Switchfoot and Collective Soul wrapped up their summer tour at The Factory in Deep Ellum Sunday in front of a large, loud audience. The idea to bring these excellent bands together was a very good idea at that. The bands may differ a bit stylistically, yet they're remarkably similar. Both have solid resumes filled with history, great songs and loyal fans. This added up to a great night of music for everyone.
Switchfoot began the proceedings and came out firing on all cylinders. Mentioning that is was the last night of the tour, frontman Jon Foreman said he was leaving any energy he had left onstage in Texas. He must've had plenty left, because he was everywhere during the band's set: on the barricade, wading through the crowd and even climbing up to the balconies to sing and mingle with fans during the epic "Bull in a China Shop." It was great showmanship and the crowd loved every minute of it.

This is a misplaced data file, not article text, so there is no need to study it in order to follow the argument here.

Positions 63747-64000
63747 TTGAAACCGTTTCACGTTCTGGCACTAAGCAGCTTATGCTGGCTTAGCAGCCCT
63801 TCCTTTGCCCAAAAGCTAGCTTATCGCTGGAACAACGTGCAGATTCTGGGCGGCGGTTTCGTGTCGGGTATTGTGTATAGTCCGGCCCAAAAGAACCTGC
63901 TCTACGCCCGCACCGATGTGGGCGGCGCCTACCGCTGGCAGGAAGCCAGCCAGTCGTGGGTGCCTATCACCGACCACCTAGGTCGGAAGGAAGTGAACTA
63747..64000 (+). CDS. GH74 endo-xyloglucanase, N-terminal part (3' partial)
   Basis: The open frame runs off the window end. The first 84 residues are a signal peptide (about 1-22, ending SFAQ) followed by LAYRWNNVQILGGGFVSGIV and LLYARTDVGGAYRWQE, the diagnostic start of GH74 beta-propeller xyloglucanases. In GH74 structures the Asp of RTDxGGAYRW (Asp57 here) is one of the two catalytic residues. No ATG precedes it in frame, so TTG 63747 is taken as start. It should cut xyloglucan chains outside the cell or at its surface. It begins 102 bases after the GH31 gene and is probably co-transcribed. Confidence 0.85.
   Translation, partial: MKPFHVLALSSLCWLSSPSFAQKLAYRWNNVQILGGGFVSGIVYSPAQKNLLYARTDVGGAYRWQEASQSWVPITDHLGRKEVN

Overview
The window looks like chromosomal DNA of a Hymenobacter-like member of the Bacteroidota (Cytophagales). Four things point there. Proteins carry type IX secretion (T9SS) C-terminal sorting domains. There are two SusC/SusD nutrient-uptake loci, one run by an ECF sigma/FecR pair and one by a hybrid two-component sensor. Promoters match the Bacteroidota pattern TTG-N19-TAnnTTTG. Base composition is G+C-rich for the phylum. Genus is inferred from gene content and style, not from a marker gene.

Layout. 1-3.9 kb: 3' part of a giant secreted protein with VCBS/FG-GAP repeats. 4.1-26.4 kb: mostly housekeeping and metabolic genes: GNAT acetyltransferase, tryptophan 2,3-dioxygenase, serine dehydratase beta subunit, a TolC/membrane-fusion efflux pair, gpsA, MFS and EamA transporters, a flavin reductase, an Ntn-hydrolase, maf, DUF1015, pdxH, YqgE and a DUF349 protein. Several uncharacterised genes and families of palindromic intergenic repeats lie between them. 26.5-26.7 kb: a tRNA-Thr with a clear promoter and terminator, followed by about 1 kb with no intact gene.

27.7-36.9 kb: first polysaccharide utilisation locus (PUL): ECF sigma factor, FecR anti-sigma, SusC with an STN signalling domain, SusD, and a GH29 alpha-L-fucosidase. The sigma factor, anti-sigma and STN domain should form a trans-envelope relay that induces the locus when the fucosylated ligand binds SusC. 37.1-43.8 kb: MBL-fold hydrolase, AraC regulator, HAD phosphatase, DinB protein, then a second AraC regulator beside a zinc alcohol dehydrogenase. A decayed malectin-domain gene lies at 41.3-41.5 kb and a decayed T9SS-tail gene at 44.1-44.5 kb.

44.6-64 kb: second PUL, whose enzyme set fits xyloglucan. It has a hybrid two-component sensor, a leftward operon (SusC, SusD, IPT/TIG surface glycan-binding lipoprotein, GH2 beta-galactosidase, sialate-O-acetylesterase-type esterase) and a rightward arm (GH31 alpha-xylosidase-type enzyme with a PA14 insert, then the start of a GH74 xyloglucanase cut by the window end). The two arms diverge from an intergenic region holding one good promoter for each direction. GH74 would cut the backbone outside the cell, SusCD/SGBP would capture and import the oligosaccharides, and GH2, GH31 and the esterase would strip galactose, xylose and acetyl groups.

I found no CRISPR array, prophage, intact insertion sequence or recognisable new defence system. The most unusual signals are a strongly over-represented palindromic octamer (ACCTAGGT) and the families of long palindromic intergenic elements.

The 14 song set touched on 9 or their 12 albums, covers of the Beastie Boys' "Sabotage" and Weezer's "My Name is Jonas" and "Texas Medley" of "On the Road Again," " All My Exes," "Yeah" and "The Gambler" performed campfire style by the band at the front of the stage. Oddly, only one song from their current album, interrobang, was in the setlist. The band closed with their breakout hit, "Dare You to Move" with Jon Foreman right where you'd expect.
After 29 years, Collective Soul has assumed a Cheap Trick-esque status with fans. They release consistently good albums, tour regularly and play to appreciative crowds. Their latest release, Vibrating is no exception. Anything on this album could fit on earlier Collective Soul records and the band featured three of them, including the rocking "Cut the Cord" and bouncy "All Our Pieces" which would be a hit if radio didn't suck.
That's a discussion for another day. There was no crowd surfing or balcony climbing by singer Ed Roland, but the band was clearly having fun and no less energetic, tearing into perennial favorites "Heavy," "Gel" and "Better Now," with it's extended jam, ripping solo from guitarist Jesse Triplett and massive groove by bassist Will Turpin and drummer Johnny Rabb.
A bucketful of hits and eleven albums to choose from is a double-edged sword because somebody won't hear their favorite song. The co-headliner billing meant a shorter setlist and the band leaned heavy on the hits. Then again, with songs that good played by a band as great as Collective Soul, you can't complain too much. And nobody did!